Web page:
jMaki is a lightweight client/server framework for creating JavaScript centric Web 2.0 applications using CSS layouts, widgets widget model, client services such as publish/subscribe events to tie widgets together, JavaScript action handlers, and a generic proxy to interact with external RESTful web services. While jMaki abstracts much of the JavaScript and CSS by providing defaults for widgets, the JavaScript widgets and CSS are made easily accessible so they may be customized by a designer or page developer. jMaki focuses on the aspects of delivering JavaScript to the client allowing the JavaScript to communicate to various server-technologies including PHP, Java (JSP/JSF), and Phobos in a server-technology neutral way. Learn more here.

jmaki-architecture

Google Web Toolkit (GWT)

Google Web Toolkit (GWT) is a development toolkit for building and optimizing complex browser-based applications. Its goal is to enable productive development of high-performance web applications without the developer having to be an expert in browser quirks, XMLHttpRequest, and JavaScript. GWT is used by many products at Google, including Google Wave and the new version of AdWords. It’s open source, completely free, and used by thousands of developers around the world. Learn more here.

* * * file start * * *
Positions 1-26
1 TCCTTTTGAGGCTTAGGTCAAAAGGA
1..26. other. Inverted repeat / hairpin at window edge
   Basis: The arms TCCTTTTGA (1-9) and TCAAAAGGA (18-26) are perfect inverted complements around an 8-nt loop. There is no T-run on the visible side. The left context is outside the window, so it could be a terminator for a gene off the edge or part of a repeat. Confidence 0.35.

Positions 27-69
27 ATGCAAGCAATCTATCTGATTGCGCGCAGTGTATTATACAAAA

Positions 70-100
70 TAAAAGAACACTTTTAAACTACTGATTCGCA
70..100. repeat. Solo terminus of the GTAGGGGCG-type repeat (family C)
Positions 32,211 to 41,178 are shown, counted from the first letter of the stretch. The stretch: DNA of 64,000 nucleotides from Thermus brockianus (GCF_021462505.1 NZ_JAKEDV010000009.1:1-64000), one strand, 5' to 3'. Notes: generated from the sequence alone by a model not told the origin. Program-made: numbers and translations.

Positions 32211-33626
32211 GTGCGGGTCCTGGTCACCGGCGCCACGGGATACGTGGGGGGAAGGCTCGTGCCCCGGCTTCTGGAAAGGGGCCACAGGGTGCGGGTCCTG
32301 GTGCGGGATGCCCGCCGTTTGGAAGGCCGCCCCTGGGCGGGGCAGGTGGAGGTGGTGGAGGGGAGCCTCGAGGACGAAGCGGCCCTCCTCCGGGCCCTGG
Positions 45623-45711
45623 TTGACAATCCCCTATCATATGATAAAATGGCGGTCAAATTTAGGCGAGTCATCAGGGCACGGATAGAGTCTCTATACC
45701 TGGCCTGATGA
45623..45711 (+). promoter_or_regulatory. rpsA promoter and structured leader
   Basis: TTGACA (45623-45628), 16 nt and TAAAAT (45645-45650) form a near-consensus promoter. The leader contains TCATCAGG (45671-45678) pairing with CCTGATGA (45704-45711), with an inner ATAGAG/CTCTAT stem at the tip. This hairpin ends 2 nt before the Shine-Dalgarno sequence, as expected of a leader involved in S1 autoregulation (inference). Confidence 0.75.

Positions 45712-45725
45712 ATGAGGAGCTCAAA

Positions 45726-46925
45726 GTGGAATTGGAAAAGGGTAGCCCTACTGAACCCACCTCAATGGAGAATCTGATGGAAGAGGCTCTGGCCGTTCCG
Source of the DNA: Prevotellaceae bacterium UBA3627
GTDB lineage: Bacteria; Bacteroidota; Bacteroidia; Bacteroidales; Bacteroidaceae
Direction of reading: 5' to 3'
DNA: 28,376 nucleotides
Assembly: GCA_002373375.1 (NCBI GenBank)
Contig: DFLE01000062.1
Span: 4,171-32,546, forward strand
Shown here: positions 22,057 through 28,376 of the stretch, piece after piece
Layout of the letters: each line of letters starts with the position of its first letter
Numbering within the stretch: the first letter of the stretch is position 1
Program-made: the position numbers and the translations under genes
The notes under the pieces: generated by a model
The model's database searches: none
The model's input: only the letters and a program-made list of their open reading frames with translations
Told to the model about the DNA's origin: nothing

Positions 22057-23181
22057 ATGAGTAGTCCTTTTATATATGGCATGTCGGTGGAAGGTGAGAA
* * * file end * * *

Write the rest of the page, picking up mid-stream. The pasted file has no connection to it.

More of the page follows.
Screen shot 2011-01-14 at 2.52.57 AM

Enterprise 2.0 Widgets, Mashups, App Stores & Cloud Computing

Empowering E 2.0 Users with Enterprise App Stores

It’s exciting to see Enterprise 2.0 becoming more mature.  More Enterprise 2.0 vendors are focusing on standards and adopting Web 2.0 technologies.  This is actually very impressive when you think about Enterprise 2.0 was born in the Spring of 2006.  Andrew McAfee talks about the birth of E 2.0 in this article Enterprise 2.0 vs. SOA.  More Enterprise 2.0 solutions are also taking advantage of AJAX technologies to improve the user experience.  AJAX is a group of interrelated web development techniques used on the client-side to create interactive web applications.  We are also starting to see a trend for the use of Cloud Computing in the Enterprise.  Cloud Computing is proving itself as an approach to cutting IT costs while improving innovation.  You can read more about this in Dion Hinchcliffe’s article, “Enterprise cloud computing gathers steam“.  The big news for the Summer of 2010 in the world of Enterprise 2.0, is the release of Presto 3.0.  You can use Presto to empower people in the Enterprise with the ability to mix, match, and mash data into apps powering your own Enterprise App Store.